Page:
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COGAT refutes claims of north Gaza famine, says int’l organizations requested reduced aid

Israeli government organization says about 100 food trucks per day entered northern Gaza in past few weeks

Aid trucks from Ashdod port via the Erez crossing in northern Gaza, May 6, 2024 (Photo: COGAT)

The Coordination of Government Activities in the Territories (COGAT) announced on Sunday evening that they had been asked by international organizations to reduce the volume of goods being transported to the northern Gaza Strip because the quantity was “too high.” 

The statement came via a thread posted to 𝕏 (formerly Twitter) by the government organization which has been coordinating and facilitating aid into Gaza for years. 

“Israel has continuously enhanced its humanitarian efforts to increase aid into Gaza, spearheading initiatives that significantly improve conditions in both northern and southern Gaza, while addressing security concerns related to Hamas,” the statement read. 

According to COGAT, “close to 100 food aid trucks traveled to northern Gaza daily” over the past few weeks. 

COGAT also pushed back against the recent statements by World Food Program Chief Executive Cindy McCain claiming “full-blown famine” in the northern Gaza Strip. 

In an interview with NBC News, the widow of former U.S. Senator John McCain, who was appointed by U.S. President Joe Biden as the American ambassador to the UN Agencies for Food and Agriculture, said, “There is famine – full-blown famine in the north, and it’s moving its way south.” 

COGAT responded in a statement that read: “In talks between Israeli and UN representatives, including WFP, none of the entities indicated a risk of famine in northern Gaza. They noted that the humanitarian situation is improving and that there is a variety of goods in both warehouses and markets in the north.”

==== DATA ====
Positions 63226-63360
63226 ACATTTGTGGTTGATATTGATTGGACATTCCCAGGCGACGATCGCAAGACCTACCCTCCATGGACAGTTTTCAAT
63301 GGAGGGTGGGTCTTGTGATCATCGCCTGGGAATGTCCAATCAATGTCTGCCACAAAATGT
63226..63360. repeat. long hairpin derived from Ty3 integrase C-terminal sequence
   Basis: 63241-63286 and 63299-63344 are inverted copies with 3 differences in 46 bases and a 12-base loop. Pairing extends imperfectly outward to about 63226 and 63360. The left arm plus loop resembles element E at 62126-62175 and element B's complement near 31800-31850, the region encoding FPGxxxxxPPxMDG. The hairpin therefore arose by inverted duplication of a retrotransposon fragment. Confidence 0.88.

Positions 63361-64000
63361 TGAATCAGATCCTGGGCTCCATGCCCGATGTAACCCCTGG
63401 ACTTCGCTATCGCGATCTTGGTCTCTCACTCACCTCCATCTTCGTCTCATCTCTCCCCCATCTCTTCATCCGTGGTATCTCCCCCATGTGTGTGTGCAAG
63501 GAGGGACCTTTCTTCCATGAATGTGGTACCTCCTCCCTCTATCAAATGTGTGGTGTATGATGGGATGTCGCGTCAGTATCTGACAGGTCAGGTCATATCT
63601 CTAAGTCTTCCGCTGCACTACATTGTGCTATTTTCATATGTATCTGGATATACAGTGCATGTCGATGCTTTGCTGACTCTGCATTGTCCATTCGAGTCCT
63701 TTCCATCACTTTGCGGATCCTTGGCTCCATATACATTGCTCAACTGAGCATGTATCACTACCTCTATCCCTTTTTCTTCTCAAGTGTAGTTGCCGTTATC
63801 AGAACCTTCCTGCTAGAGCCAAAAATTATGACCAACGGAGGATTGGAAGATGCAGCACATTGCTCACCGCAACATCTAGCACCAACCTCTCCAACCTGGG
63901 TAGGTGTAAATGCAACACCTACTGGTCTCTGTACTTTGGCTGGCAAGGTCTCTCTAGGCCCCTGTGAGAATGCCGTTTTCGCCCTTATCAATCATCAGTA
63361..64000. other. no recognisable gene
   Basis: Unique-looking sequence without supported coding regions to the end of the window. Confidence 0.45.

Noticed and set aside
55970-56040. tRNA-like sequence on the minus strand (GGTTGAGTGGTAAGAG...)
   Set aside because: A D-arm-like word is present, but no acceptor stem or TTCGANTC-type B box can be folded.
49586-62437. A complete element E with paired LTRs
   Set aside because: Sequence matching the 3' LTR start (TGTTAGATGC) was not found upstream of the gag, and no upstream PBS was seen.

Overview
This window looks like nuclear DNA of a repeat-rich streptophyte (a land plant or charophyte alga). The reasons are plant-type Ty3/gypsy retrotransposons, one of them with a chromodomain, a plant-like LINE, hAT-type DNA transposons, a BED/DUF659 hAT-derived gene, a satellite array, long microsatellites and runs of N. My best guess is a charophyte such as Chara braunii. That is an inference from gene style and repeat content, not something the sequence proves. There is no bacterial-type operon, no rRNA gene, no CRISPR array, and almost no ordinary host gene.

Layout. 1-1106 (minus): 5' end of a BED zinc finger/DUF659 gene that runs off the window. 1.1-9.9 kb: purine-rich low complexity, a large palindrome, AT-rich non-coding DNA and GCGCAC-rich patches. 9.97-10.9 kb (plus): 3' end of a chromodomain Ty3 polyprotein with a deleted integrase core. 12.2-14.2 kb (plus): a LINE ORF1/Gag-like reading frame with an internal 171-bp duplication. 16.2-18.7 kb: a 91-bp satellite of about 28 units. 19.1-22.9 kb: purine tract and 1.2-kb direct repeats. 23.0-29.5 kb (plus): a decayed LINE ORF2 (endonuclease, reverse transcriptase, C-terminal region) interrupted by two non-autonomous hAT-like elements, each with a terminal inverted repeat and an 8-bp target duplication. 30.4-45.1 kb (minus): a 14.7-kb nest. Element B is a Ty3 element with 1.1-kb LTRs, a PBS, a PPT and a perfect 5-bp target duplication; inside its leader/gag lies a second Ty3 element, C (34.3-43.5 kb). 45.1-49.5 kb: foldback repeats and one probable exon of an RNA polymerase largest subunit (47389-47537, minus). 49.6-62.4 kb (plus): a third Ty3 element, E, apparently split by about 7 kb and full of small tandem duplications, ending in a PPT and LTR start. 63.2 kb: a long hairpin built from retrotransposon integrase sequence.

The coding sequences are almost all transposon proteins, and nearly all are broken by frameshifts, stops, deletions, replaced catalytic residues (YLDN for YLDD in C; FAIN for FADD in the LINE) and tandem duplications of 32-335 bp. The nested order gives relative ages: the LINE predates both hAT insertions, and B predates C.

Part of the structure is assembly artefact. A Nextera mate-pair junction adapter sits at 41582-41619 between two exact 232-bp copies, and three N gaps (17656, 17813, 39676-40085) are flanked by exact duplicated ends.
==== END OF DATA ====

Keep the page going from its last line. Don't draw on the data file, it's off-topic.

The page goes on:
“Noting the improved situation, international organizations stated last week that the volume of goods transported to northern Gaza must be reduced since the quantities are too high in relation to the population,” COGAT claimed. 

The Israeli government organization said that 26 bakeries are currently operational in the Gaza Strip, including four belonging to the World Food Program, and that the total output is around 5 million pitas per day. There are believed to be slightly less than 2 million people in Gaza since the start of the war in Gaza last October. 

“We remain committed to expanding aid efforts for Gaza's civilians while addressing security concerns related to Hamas,” COGAT stated.

There have been several accusations by UN officials and U.S. leaders that Israel is preventing the flow of humanitarian aid into Gaza, despite COGAT publishing – almost daily – the number of aid trucks that are entering the Strip.

At the end of March, COGAT shared an image on social media of around 400 trucks worth of humanitarian aid sitting on the Gaza side of the Keren Shalom border crossing after being inspected by Israel, and waiting to be picked up by aid organizations. 

COGAT said the UN and the United Nations Relief and Works Agency for Palestine Refugees (UNRWA) “lack the logistic capacity for performing their jobs.” They called on the UN to enhance its capacity and “admit its failures.” 

The All Israel News Staff is a team of journalists in Israel.

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